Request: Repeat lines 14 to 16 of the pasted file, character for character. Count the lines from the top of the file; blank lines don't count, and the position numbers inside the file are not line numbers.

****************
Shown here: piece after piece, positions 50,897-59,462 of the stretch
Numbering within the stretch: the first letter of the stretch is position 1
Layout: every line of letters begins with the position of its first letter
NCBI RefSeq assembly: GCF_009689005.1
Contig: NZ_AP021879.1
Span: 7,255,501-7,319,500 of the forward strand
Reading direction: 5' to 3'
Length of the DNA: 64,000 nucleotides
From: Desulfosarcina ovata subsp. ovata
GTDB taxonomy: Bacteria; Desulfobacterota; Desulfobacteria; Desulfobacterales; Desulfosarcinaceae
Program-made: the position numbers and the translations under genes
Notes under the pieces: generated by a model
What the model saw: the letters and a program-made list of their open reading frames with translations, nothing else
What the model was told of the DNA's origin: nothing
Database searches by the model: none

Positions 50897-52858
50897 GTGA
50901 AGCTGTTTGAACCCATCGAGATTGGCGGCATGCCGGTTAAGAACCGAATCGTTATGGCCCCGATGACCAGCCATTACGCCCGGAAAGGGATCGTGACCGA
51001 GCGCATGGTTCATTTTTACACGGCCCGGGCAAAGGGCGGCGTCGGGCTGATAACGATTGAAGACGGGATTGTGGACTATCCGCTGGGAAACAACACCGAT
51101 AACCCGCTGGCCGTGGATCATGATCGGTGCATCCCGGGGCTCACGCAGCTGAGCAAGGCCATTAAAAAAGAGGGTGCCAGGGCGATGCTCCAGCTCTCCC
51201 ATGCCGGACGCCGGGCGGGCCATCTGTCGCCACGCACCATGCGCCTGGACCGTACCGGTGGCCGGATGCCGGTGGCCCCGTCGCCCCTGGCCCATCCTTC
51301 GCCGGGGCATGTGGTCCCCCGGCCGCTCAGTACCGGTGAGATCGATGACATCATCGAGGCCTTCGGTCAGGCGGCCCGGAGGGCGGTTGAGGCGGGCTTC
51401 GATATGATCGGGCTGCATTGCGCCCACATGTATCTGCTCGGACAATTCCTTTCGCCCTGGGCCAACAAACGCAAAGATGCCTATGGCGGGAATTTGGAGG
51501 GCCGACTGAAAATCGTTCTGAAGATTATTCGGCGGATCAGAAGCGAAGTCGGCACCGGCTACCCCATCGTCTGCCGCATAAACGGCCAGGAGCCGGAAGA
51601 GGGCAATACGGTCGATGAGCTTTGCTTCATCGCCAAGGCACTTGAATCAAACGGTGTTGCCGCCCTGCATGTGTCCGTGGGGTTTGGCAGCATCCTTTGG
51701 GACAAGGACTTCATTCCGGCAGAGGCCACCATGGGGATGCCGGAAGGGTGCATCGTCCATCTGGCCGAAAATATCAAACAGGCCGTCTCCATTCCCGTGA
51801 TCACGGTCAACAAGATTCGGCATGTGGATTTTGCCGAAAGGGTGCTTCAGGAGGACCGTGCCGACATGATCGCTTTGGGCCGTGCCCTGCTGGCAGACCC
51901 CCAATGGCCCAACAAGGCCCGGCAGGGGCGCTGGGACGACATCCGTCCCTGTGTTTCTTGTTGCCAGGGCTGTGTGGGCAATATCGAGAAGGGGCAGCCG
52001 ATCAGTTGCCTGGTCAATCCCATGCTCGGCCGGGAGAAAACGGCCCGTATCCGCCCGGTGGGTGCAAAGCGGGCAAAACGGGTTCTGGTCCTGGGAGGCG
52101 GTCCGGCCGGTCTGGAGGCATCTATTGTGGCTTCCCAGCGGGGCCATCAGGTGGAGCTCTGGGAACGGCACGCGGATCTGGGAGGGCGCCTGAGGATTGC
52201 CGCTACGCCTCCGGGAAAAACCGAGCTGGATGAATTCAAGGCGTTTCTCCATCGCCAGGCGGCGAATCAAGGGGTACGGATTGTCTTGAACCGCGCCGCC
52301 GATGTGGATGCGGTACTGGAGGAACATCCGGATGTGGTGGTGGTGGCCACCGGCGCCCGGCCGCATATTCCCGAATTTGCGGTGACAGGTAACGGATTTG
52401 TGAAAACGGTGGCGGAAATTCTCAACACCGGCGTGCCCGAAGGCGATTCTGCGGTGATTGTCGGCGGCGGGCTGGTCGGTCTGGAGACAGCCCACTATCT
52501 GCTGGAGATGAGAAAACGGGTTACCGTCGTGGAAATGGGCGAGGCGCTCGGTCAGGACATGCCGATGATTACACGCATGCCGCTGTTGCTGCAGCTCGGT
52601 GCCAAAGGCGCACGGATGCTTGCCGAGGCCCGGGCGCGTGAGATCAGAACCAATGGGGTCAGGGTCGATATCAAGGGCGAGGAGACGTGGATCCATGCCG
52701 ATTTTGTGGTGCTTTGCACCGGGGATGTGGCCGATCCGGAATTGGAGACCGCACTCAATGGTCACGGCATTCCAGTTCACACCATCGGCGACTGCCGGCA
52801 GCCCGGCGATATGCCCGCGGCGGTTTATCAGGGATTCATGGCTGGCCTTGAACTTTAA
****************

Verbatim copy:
What the model was told of the DNA's origin: nothing
Database searches by the model: none

Positions 50897-52858